The wind speed and direction at 10 km above sea level (ASL), at select launch sites, is shown above. Radial numbers highlight the frequency distribution for a given wind direction. Stacked bars are extended in the direction from which the wind is blowing. Colors on the bars indicate the distribution of wind speed as a function of wind direction. 10-km above the KSC winds are southeasterly and typically quite weak (0 - 20 knots). In contrast, winds above the Desert launch site and Woomerang launch site are almost exclusively westerly. Above the Woomerang launch site wind speeds, at 10-km ASL, often exceed 100 knots. This is due to the presence of the jet-stream which is typically observed in the mid-latitudes between 8-12 km ASL. The large range of wind speeds observed above the Woomerang can be explained by the wavy nature of the jet-stream which only occasionally meanders above the launch site.
Hourly wind profiles are provided below for select launch sites. These charts, which are used in spaceflight meteorology, show wind barbs that depict the wind speed (shaded) and wind direction as a function of time and height above each launch site. Note that wind barbs show the strength of the horizontal wind only. If the tail of the wind barb (the end with stems or flags) is pointing upward this indicates a northerly wind (i.e. wind from the north). Vertical profiles through the full depth of the atmosphere are shown on the left side of each chart. On the right, a more detailed view of winds by time/height are shown for the lowest ten kilometers of the atmosphere (i.e. troposphere). Times are shown in Kerbin Time (UT). For reference, sunrise and sunset at the KSC occur just after 01 UT and 04 UT, respectively.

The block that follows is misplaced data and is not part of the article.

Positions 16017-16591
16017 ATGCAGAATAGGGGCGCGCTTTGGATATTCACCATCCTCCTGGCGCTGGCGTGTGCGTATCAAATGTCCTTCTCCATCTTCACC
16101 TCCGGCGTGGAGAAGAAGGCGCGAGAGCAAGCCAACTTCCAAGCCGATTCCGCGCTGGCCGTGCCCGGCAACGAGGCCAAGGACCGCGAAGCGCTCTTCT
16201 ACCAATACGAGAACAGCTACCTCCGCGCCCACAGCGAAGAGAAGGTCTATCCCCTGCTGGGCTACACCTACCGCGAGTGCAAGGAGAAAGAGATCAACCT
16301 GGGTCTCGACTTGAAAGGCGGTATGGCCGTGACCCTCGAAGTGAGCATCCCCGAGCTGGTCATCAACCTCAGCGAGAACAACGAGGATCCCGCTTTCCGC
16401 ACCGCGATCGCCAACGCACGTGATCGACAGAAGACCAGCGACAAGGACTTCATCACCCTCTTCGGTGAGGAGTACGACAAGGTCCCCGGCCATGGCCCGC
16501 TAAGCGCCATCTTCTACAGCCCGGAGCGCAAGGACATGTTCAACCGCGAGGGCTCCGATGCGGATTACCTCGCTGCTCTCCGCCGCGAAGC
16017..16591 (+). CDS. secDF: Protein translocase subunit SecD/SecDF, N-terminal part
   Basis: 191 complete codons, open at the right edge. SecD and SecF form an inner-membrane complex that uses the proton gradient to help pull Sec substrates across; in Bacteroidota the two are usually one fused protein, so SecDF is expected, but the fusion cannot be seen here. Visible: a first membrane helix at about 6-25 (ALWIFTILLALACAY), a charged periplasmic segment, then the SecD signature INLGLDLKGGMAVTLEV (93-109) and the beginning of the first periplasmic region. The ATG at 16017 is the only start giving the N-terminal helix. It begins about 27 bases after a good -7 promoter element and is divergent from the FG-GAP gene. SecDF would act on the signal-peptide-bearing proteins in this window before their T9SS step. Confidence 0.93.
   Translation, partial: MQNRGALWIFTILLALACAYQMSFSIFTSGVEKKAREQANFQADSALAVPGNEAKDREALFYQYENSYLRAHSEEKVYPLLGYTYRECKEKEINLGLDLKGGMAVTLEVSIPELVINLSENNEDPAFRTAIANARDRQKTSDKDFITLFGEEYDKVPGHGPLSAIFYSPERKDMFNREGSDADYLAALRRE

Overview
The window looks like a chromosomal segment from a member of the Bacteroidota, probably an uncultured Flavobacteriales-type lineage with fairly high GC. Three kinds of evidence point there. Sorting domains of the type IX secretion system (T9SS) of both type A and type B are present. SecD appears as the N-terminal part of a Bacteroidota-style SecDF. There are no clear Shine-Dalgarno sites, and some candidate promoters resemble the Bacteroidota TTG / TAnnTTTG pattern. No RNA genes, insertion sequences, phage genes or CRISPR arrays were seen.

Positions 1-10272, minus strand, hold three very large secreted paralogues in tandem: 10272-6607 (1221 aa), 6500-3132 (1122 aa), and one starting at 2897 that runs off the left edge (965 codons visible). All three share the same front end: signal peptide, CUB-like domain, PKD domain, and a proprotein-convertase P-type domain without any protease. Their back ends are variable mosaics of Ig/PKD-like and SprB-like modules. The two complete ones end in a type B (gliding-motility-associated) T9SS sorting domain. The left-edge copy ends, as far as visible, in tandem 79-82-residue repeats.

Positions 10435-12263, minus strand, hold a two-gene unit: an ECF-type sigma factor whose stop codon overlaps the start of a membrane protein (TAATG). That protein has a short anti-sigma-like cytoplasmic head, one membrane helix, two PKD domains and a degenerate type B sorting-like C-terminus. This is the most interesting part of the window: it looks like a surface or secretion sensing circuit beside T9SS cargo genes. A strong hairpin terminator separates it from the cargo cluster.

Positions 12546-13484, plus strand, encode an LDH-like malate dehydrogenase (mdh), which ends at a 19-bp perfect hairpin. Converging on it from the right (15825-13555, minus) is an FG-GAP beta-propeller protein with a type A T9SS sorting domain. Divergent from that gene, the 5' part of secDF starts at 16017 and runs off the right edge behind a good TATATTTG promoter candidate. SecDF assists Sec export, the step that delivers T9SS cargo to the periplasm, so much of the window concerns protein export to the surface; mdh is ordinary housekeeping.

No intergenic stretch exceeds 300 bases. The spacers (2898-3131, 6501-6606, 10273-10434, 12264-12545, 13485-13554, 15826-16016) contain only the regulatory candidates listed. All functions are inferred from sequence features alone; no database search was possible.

Above, hourly wind profiles are provided for the KSC on the 180th day of the MPAS simulation. On this particular day, winds in the lowest part of the atmosphere shifted from northeasterly to northerly between 0 and 6-km, ASL. Above 6-km winds are more variable. Overall, winds in the troposphere are weak, ranging from 5-10 knots near the surface to 20-knots at 5-km ASL. In the stratosphere, between 25 and 45-km ASL, easterly winds are predominant reaching speeds of up to 40 knots. Near the top of the atmosphere, winds were light and variable. At the KSC, there was little change in the wind direction or strength on this day, which is typical in the tropics. In the tropics, a relatively uniform temperature distribution (i.e. lack of fronts) results in little horizontal variability in wind speed or strength.